San Mateo man sentenced for murder by bludgeoning

Wracked with sobs, a San Mateo man convicted of bludgeoning a suspected human smuggler to death pleaded for forgiveness before being sentenced to 16 years to life in prison Thursday.

“I feel so sorry this happened,” said Cesar Augusto King, 28, weeping as he looked at the victim’s widow. “I’m a human. I have three daughters too.”

San Mateo County Superior Court Judge Craig Parsons sentenced King to 15 years for second-degree murder and an additional year for the use of a deadly weapon. He will be deported to his native Guatemala after his release, Deputy District Attorney Joseph Cannon said.

A jury convicted King on Oct. 18 after a 13-day trial. He was arrested June 30, 2004, after fatally striking Samuel Vasquez with a 2-inch-by-6-inch block of wood. Vasquez, a cousin of one of King’s roommates, had been drinking all day with King, prosecutors said, before a brawl broke out over who made more money. Beaten bloody by Vasquez, King fled his own apartment, but returned home several hours later to retrieve his cell phone, prosecutor said.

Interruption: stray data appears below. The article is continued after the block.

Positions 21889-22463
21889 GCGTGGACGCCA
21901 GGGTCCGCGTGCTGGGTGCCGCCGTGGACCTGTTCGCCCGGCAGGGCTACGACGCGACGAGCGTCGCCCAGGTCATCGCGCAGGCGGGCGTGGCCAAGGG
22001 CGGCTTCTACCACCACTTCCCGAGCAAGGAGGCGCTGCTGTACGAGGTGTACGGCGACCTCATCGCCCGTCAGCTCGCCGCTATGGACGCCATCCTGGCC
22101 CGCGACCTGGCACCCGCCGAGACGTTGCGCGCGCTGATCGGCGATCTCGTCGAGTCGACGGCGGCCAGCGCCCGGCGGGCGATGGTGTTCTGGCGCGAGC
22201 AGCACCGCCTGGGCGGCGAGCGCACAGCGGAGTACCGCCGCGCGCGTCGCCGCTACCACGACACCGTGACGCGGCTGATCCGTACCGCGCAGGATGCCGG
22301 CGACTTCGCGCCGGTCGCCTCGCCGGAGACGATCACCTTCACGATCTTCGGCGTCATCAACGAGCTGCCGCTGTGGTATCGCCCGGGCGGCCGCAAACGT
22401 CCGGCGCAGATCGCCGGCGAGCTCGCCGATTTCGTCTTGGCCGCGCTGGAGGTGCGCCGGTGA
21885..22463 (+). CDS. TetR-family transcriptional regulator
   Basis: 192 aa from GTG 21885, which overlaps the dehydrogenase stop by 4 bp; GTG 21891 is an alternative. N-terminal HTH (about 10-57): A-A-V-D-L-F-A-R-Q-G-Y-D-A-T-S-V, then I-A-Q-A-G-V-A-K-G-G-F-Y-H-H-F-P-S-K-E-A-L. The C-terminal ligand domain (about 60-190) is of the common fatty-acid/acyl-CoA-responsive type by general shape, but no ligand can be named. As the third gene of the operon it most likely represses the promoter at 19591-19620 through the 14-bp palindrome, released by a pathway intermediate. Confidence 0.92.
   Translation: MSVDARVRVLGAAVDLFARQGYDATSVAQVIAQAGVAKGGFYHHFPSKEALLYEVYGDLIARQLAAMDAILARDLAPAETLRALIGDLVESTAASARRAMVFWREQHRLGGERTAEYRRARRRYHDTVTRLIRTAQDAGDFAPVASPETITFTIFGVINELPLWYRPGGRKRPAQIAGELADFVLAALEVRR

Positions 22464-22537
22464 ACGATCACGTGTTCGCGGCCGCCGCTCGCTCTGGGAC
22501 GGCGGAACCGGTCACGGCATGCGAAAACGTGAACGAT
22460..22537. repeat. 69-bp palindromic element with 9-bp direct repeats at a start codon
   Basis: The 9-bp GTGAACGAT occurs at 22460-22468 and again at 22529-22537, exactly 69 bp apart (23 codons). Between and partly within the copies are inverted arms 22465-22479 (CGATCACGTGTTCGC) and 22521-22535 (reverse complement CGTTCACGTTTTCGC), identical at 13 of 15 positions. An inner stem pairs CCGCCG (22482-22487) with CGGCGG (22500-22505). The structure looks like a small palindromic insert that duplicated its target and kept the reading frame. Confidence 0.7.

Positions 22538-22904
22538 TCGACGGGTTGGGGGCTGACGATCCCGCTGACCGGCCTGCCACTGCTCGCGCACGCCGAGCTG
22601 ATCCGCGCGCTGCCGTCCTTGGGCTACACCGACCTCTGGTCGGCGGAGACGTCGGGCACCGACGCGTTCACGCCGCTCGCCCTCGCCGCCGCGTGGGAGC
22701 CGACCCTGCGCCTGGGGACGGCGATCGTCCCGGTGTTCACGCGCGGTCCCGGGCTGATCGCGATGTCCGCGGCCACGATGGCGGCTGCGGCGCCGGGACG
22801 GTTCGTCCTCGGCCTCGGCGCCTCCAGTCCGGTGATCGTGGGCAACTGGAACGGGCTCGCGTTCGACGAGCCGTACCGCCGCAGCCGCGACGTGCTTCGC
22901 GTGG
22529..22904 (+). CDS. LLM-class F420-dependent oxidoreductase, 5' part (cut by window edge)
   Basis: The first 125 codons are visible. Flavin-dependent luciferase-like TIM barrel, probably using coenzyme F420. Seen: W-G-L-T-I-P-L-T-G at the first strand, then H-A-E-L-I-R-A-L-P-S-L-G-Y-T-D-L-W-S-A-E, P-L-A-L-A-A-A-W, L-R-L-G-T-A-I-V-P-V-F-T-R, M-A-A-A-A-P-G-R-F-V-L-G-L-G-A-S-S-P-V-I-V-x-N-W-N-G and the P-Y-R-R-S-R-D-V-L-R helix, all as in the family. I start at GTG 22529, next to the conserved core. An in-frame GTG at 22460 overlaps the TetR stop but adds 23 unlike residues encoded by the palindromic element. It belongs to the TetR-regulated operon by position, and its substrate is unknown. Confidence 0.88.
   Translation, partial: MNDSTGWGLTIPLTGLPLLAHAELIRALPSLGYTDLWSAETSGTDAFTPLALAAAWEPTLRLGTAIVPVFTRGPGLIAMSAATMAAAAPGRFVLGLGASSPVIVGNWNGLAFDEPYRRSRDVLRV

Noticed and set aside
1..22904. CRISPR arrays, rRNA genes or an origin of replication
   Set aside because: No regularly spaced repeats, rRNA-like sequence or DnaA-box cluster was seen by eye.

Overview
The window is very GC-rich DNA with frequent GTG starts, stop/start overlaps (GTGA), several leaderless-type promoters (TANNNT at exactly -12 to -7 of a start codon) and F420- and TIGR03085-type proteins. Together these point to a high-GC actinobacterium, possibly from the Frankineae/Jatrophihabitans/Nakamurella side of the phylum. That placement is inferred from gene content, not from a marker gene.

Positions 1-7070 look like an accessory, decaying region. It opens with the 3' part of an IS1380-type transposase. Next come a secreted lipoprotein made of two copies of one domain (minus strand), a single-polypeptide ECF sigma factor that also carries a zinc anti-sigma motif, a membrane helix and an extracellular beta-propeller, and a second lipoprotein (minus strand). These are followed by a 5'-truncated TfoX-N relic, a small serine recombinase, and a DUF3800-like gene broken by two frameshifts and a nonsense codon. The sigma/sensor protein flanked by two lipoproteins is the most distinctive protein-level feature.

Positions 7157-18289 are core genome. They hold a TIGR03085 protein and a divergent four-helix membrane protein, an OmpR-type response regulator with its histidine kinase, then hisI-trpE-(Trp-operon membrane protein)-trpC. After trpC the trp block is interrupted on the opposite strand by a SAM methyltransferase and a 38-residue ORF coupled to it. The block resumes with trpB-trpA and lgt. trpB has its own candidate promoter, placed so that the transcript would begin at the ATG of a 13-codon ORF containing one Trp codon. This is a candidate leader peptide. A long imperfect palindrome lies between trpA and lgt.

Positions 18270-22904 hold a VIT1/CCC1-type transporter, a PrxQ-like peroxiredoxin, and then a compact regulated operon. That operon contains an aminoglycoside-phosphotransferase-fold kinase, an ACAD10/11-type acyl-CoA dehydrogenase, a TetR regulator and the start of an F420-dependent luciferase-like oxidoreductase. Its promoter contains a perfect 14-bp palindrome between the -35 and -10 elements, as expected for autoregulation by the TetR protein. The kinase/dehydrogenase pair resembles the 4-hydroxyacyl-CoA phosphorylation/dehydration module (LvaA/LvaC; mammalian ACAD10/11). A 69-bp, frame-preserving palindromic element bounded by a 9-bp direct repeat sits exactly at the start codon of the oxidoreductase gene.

During the emotional trial, King claimed he struck Vasquez in self-defense. He said when he returned home, Vasquez charged at him. King said he picked up the wood to fend off the attack and accidentally killed Vasquez in the process. He also claimed that Vasquez was a dangerous human smuggler intent on killing him.

According to Cannon, King snuck back into his apartment through a window and bludgeoned Vasquez as the 25-year-old lay unconscious and face down on the carpet from drinking.

King’s public defender, Patrick Concannon, argued unsuccessfully for Parsons to sentence his client to serve both the murder sentence and the assault with a deadly weapon sentence together, which would have knocked a year off his overall time in prison. The attorney said King, who had no history of violence before his arrest, has been a positive influence on other inmates in county jail.

Both King’s wife and Vasquez’s widow attended the sentencing but neither spoke. King’s wife wept as his sentence was read.

Cannon said Vasquez left behind two children, now 3 and 5.

tbarak@examiner.com

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